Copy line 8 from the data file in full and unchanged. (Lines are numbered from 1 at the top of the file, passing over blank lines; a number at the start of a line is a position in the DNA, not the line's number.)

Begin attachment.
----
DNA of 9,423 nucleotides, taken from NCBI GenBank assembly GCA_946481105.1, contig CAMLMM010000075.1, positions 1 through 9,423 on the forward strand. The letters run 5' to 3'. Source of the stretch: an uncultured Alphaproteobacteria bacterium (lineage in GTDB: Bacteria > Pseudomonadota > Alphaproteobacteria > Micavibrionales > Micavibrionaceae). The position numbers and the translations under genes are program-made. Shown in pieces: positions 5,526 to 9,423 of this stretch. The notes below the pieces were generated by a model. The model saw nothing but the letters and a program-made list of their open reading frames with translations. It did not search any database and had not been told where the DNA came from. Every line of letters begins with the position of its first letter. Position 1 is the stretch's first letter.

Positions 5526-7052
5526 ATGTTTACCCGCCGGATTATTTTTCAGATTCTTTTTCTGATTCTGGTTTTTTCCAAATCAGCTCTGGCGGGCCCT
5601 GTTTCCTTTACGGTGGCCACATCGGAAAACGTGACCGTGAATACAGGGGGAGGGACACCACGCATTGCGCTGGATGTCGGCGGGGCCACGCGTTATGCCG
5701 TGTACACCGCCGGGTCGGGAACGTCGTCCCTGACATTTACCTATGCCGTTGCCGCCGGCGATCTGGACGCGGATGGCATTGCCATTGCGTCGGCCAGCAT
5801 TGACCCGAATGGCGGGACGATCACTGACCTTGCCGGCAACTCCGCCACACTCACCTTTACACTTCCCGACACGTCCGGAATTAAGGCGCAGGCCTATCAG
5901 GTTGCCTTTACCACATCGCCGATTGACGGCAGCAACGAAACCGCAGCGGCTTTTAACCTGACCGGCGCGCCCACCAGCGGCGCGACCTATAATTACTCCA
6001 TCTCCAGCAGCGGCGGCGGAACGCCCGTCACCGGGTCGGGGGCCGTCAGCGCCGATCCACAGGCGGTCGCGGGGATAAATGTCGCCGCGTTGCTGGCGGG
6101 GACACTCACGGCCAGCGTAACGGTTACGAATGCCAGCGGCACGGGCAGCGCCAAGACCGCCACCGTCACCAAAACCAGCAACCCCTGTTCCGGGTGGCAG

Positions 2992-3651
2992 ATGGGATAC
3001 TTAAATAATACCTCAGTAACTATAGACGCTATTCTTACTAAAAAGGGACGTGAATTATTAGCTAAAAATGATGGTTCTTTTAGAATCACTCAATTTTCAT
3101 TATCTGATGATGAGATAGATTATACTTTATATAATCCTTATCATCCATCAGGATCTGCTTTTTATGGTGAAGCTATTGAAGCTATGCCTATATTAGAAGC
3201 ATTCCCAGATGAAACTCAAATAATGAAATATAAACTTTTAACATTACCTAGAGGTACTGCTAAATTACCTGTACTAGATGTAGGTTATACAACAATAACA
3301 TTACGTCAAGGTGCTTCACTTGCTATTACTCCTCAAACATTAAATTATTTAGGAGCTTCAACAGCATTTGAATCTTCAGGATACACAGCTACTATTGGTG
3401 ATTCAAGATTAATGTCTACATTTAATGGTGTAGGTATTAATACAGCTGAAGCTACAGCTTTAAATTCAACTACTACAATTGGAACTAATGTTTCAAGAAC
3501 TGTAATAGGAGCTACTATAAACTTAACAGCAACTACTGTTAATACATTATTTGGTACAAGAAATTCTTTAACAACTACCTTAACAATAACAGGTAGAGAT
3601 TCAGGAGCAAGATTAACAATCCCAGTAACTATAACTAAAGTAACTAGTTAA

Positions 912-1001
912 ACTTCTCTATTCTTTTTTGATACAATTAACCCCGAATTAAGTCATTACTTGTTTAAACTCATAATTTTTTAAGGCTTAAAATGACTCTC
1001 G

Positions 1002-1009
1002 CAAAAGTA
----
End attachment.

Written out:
6001 TCTCCAGCAGCGGCGGCGGAACGCCCGTCACCGGGTCGGGGGCCGTCAGCGCCGATCCACAGGCGGTCGCGGGGATAAATGTCGCCGCGTTGCTGGCGGG